The European Commission appears to be leaving the door open to EU membership talks with Turkey.
Red flags were raised following last month’s coup attempt, subsequent mass arrests and Turkish President Recep Tayyip Erdogan’s threat of reintroducing capital punishment.
Head of the EC Jean-Claude Juncker told German broadcaster ARD that Turkey wasn’t currently in a fit state to become a member of the bloc, but added:
“I don’t think it would be helpful if we were to unilaterally tell Turkey that the negotiations are over.”
His statement followed Austrian Chancellor Christian Kern’s claim that the negotiations are “diplomatic fiction.” Top officials in Vienna have called for a halt to discussions between the European Union and Turkey.
Germany, too, has expressed concern about whether or not there is a strong enough basis for talks, but stopped short of calling for a freeze in dialogue.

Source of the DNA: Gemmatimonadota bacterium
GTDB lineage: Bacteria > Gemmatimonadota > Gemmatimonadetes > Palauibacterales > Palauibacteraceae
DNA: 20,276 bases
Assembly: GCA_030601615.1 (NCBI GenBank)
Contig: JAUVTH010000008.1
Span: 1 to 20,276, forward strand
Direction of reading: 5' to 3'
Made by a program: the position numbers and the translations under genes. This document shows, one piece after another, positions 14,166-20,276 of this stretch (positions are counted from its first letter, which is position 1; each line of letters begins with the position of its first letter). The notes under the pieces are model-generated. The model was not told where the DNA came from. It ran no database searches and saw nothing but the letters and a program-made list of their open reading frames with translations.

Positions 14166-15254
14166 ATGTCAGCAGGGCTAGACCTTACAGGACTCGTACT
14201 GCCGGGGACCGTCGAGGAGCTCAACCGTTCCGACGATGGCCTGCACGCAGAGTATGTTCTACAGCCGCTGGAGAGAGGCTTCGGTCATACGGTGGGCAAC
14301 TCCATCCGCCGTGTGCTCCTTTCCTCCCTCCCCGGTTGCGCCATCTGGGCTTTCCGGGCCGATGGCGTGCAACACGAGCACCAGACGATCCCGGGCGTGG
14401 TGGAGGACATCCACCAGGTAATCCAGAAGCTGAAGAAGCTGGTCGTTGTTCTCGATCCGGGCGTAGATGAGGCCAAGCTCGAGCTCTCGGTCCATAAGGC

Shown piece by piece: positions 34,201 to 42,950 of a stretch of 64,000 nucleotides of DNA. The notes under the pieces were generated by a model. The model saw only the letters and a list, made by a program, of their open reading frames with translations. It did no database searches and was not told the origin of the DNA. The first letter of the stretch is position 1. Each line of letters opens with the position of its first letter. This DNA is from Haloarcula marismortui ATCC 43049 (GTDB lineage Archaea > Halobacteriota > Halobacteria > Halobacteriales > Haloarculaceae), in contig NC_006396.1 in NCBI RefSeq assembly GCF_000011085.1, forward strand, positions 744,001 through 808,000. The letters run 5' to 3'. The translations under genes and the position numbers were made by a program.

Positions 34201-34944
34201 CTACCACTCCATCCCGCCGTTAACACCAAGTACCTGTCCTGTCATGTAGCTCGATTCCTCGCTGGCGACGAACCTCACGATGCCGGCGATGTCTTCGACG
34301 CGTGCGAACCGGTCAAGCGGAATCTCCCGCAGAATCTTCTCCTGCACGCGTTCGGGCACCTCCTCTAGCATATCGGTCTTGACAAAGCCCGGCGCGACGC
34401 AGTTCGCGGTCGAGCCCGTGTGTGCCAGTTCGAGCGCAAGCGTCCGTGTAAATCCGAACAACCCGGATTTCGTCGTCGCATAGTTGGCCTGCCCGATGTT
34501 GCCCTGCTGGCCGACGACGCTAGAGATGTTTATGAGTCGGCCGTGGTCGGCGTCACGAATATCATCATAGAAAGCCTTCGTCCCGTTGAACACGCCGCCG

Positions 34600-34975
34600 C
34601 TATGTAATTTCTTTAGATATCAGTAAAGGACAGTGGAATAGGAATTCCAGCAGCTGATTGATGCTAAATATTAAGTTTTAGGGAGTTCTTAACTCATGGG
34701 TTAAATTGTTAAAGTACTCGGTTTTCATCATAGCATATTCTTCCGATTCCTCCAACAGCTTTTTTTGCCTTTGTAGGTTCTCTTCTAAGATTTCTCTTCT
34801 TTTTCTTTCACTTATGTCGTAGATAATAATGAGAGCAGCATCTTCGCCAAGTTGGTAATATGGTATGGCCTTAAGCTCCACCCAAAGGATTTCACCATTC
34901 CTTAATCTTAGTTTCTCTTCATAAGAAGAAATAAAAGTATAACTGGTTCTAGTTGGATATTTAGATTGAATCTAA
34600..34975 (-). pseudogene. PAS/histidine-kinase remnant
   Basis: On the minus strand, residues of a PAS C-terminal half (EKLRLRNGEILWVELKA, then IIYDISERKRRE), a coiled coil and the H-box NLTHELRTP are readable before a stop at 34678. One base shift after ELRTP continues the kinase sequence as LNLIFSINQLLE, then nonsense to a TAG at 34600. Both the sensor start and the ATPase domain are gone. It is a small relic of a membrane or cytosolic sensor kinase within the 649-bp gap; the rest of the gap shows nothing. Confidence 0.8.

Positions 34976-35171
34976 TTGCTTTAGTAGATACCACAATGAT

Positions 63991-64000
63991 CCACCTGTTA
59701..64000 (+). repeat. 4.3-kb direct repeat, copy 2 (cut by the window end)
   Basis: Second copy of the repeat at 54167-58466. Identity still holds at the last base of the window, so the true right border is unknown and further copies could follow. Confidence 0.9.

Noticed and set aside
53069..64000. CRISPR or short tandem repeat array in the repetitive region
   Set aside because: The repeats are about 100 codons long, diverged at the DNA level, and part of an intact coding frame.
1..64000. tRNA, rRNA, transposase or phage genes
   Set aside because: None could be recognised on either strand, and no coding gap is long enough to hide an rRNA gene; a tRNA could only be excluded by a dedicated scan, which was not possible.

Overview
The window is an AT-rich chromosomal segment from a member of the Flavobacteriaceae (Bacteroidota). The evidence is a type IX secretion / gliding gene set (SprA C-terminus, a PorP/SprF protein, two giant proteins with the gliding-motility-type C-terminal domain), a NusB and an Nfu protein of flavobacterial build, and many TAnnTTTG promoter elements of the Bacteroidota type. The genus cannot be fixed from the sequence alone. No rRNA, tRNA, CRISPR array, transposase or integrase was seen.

“If all these things are making their way back in Turkey – if the death penalty comes into force again – then the question on EU membership will answer itself, because it is in our common understanding that member states joining the EU have abolished it,” said Germany’s Foreign Minister, Frank-Walter Steinmeier.
He warned against hastily stopping discussions with Ankara, claiming this would wipe out any leverage Europe has concerning the thousands of people detained in Turkey.
Juncker said such a decision would need the support of all EU member states, adding that he doesn’t “see this willingness […] at this point in time.”